I first found smoked fish when living in Manhattan; every Jewish-style deli worth its weight offered a great option. Smoked mussels were popular at my Maine wedding. And now, I generally only eat smoked salmon during layovers at London’s Heathrow Airport when I treat myself to a little fish and a lot of wine during those long layovers. No need any more. Now, I’ll eat smoked salmon toasts all season long with Sean’s no-fuss recipe. -Maggie
Before the invention of refrigeration, we relied on alternative methods of preservation: curing, salting, pickling, drying and smoking gave food longevity that was otherwise unachievable. These methods were about finding a balance between flavor and preservation, about making something taste good as well as making it last longer. Cooking like this can seem a bit antiquated and time-consuming nowadays, but I see preserving as meditative way of cooking. It forces us to spend time with the products, get to know them; in a way, nurture dishes until they are ready.
What I love about Gravadlax (or dill-cured salmon) is that it’s born from just a few local ingredients. Salmon, salt and dill are abundant in Scandinavia, so combining them to create a dish was almost inevitable, and the reliance on salt from the ocean to ‘cook’ the salmon is a beautiful way for us to work with nature in the kitchen.
This cured salmon is a twist on the Nordic version, using two bold English flavors – earl grey and gin – but still relying on the salt to do the work. As the salmon cures, the flavors develop and impart a delicate, citrus-y and almost fragrant touch to the salmon. The hint of bergamot from the earl grey blends with the sweet orange while holding back the juniper berry dominance from the gin. The flavors are subtle, as I like to taste the salmon too, but the longer you leave the cure, the stronger it will become. Although some might think gin and earl grey a strange pairing, they compliment each other perfectly. Gin was once used to ‘spice up’ an afternoon cup of earl grey in yesteryear, probably during those long, bleak English winters.
This is a recipe for a dinner party really – easy to make, easy to serve and the vivid orange color of the cured salmon always brightens up the table. I just let people serve themselves a few slices of this one, and it’s only polite to have a few G & Ts nearby too.
Earl Grey & Gin Cured Salmon Appetizer Toasts
Ingredients:For the Cured Salmon
- 3 teaspoons loose leaf earl grey, divided
- 1/2 cup caster sugar (very fine granulated sugar)
- 1/2 cup coarse sea salt
- Black pepper, for sprinkling
- 1 side (about 35 ounces) salmon
- 1 fluid ounce gin
- Juice from 1/2 orange
- 5 ounces crème fraiche
- Juice from 1/2 orange
- 1 teaspoon wholegrain mustard
- A few sprigs of dill, finely chopped
- Sea salt, to taste
- Freshly ground black pepper, to taste
- 1 loaf hearty dark bread (like rye), sliced thinly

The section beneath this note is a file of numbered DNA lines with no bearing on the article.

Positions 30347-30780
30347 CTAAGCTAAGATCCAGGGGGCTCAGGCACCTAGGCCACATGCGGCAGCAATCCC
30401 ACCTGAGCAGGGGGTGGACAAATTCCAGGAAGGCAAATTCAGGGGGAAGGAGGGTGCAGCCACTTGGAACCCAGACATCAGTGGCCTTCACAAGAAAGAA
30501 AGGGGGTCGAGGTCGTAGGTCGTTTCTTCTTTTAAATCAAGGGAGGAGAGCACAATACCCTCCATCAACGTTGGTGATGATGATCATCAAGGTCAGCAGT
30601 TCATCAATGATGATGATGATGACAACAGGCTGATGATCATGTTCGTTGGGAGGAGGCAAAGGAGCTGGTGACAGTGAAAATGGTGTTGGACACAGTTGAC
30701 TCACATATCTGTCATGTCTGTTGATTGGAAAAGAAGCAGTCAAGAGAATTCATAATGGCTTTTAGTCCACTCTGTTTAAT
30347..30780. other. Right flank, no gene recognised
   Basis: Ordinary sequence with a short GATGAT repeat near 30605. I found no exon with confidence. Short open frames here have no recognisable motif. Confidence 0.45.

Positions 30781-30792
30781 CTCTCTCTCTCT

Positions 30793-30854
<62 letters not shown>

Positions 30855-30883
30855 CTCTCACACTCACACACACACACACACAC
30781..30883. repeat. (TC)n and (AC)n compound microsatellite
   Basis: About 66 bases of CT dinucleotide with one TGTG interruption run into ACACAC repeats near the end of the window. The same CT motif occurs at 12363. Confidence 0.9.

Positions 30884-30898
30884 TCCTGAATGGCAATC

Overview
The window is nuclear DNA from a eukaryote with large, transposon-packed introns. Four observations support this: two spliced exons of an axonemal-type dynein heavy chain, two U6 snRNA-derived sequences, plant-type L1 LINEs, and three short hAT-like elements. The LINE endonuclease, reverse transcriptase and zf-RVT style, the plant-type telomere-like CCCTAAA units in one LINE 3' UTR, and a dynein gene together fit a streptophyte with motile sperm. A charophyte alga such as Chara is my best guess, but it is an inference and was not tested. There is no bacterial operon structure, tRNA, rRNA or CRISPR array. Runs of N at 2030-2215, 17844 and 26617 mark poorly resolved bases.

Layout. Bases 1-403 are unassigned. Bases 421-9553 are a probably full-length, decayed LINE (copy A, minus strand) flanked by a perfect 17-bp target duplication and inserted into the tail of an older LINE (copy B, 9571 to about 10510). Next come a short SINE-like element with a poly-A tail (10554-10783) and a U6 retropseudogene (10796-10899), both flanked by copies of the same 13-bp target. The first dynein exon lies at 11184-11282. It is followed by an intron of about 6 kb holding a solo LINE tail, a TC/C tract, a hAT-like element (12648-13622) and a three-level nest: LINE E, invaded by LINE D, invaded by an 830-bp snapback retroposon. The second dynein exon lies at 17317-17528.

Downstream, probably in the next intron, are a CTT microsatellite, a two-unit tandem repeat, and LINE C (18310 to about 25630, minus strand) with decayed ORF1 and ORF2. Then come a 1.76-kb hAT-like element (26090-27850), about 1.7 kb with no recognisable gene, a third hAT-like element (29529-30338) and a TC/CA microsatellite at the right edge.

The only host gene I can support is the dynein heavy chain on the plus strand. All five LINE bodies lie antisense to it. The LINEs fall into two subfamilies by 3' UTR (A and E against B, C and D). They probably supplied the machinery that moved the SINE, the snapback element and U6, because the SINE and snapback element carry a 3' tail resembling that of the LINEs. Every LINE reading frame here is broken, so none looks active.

- 1 large, deep baking dish
- 1 chopping board or large dish that fits into the baking dish
- A few cans or weights to weigh down the salmon
- Boil the kettle and pour the water over half the loose leaf tea – just enough to moisten the leaves.
- Mix the sugar, salt, pepper and remaining tea together in a bowl and sprinkle a thin layer into the bottom of the baking dish.
- Cut the salmon into 2 large pieces. If you don’t have a baking dish big enough, you can cut the salmon into manageable fillets. Lay one side of salmon in the dish, skin side down and sprinkle the cure all over. Then lay the other side, skin side up, on top of the salmon and sprinkle the remaining cure all over.
- Pour the orange juice, gin and tea over the salmon.
- Add a layer of plastic wrap over the dish and place the chopping board or dish on top of the fish. Add the cans and refrigerate. Every day, turn the salmon fillets over and baste with any liquid in the tray.
- The salmon will be ready after 48 hours, although could be left up to 72 hours for a slightly stronger cure.
- Make the cream 1 hour or so before serving. In a mixing bowl, add the crème fraiche, orange juice, mustard, and dill. Mix until flavors are combined and season to taste.
- When ready to serve, remove the salmon from the cure, rinse gently under cold water, scrape off any tea leaves and pat dry. Slice salmon as thin as possible and serve with the cream and slices of a good rye or dark bread.
Eat Boutique is an award-winning shop and story-driven recipe site created by Maggie Battista–shop girl, writer, author, and creative business coach. After hosting pop-up markets for 25,000+ guests, Maggie is working to open her first permanent Eat Boutique–a food-retail concept space with a new way to the very best food–as well as coaching women in food to reach life and business goals. Her second cookbook, A New Way to Food: 100 Recipes to Encourage a Healthy Relationship with Food, Nourish Your Beautiful Body, and Celebrate Real Wellness for Life, will be published by Roost Books on February 5, 2019.